Nine in ten Britons call for children’s healthcare to be priority for NHS
Royal College of Paediatrics and Child Health (RCPCH) calls on politicians to protect child health with bold policies as poll finds:
Two thirds of Britons support banning advertising of food high in fat, sugar and salt on TV before 9pm
90% back cooking and nutrition lessons in schools
82% back introducing compulsory personal, social and health education (PSHE) in primary and secondary schools
Children’s doctors are calling on the next government to put child health high on the agenda as members of the public show overwhelming support for a series of policies which would improve children’s health – and say that children’s healthcare is as much a priority for them as care for adults and the elderly.
Reducing child death rates (76%), reducing rates of childhood cancer (77%) and ensuring consistent health service provision for children and young people across the UK (77%) – were the top three child health issues that the public feel should be priorities for government, with Britons showing high levels of support for policies to help tackle obesity (59%), lower the UK’s child mortality rates and address concerns around children’s mental health (69%).
The poll, conducted by ComRes and commissioned by the Royal College of Paediatrics and Child Health, coincides with the College’s Child Health Debate, being held in London tomorrow (Tuesday 3 March) featuring Health Minister Dr Dan Poulter MP, Minister of State for Care and Support Norman Lamb MP and Shadow Health Secretary Andy Burnham MP.
The poll of 2,118 UK adults also indicates that:
- 64% of Britons support a ban on advertising food high in fat, sugar and salt on TV before 9pm
- Education which furthers child health should play a greater role in schools with nine in ten adults saying that they support the recommendation to teach children how to cook and about the nutritional value of food in schools in order to improve child health, and eight in ten support introducing compulsory personal, social and health education (PSHE) in primary and secondary schools
- 63% of the public back reallocating part of the NHS budget for urgent and emergency care to the prevention of illness (such as promoting active lifestyles and healthy eating) and provision of community care services
- 94% say children’s healthcare should be an important priority for the NHS (67% very important). 94% say care of the elderly should also be an important priority (65% very important).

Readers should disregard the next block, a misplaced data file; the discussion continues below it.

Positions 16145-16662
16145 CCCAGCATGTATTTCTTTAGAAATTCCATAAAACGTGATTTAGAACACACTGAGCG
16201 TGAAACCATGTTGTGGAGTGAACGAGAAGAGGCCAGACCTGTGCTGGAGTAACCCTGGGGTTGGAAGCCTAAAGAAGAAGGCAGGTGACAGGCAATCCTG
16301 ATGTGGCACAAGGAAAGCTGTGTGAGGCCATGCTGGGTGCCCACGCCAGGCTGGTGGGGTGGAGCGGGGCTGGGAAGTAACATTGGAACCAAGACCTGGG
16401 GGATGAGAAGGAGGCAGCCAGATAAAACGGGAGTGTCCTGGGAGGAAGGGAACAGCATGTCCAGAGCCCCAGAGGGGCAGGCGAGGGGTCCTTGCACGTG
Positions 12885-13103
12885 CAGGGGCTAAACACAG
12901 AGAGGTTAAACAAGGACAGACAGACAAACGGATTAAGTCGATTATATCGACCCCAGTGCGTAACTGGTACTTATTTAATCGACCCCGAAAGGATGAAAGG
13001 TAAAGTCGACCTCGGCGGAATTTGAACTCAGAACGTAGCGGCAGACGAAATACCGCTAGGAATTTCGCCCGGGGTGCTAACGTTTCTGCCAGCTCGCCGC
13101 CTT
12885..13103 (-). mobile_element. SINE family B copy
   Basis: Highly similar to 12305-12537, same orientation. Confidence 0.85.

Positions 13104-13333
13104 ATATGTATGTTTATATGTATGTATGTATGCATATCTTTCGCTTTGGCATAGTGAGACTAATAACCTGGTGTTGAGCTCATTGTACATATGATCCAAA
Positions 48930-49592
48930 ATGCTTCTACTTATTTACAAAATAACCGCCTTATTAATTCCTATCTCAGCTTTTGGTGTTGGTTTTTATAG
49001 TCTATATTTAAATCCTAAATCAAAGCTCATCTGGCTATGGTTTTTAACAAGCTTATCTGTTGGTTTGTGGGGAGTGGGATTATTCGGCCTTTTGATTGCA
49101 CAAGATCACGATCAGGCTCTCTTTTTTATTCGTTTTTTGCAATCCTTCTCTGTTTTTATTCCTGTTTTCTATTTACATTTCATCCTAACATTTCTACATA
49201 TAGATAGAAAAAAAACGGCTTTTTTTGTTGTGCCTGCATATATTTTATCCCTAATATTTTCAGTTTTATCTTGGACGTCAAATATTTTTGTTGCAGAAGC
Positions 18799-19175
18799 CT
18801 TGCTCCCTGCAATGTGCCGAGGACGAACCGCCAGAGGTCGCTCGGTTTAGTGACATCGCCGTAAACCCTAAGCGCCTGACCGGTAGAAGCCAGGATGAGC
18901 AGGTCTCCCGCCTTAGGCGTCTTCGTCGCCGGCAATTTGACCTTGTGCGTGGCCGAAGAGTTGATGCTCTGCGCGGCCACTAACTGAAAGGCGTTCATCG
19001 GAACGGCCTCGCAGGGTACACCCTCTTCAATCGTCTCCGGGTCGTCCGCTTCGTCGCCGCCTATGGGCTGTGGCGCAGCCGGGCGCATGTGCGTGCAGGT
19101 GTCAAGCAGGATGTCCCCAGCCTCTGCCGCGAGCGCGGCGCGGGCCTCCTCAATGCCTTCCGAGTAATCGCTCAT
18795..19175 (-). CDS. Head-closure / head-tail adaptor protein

Dr Hilary Cass, President of the Royal College of Paediatrics and Child Health said:
“We often see policies hitting the headlines that are targeted at the aging population - increased funding for dementia research and additional dementia training for NHS workers are among the pledges that have been made in recent weeks. But whilst caring for our ageing population is important, it shouldn’t mean that children’s health falls to the wayside.
“This poll shows that the voting public care as much about child health as they do care for the elderly.
“Many health issues experienced later in life can be triggered during childhood. We need to better support children from infant to child, through to teen and into adulthood – we’ll only be able to do this by making small yet significant policy changes directly targeted to meet their needs.”
The poll also reveals that:
- 69% see improving children and young people’s mental health as a high priority
- 77% of adults are in favour of supporting pregnant mothers to reduce risky behaviours during pregnancy such as smoking
- More than three in five adults (62%) say increasing the amount of money spent on research (e.g. clinical trials) to improve children and young people’s health should be a high priority
- 58% support reducing the national speed limit in built up areas to 20mph to attempt to reduce deaths from road traffic accidents.
Dr Hilary Cass continues:
“Let’s face the facts. The UK has the worst child mortality rate in Western Europe, has the highest rate of childhood obesity and has an estimated 850,000 children and young people living with a serious mental health conditions - 76% of 5-15yr olds with anxiety or diagnosable depression are not in contact with mental health services.
“These are figures that are going to see little improvement if bold policies are not put in place to directly address them. What’s needed is urgent and increased investment in children’s mental health services and policies like taxation of foods high in salt, sugar and fat, compulsory PSHE lessons in all schools and heightened road safety measures such as 20mph zones – policies that are backed by the public.
“I call on the next government to listen to the facts and listen to the public – make child health a priority. Not only does it make strong moral sense, it makes economic and political sense too. ”
The RCPCH has made a series of policy recommendations ahead of the next general election aimed at improving children's health. You can view them by looking at the 'Vision 2015' document.
You can see a summary of the poll results on Buzzfeed.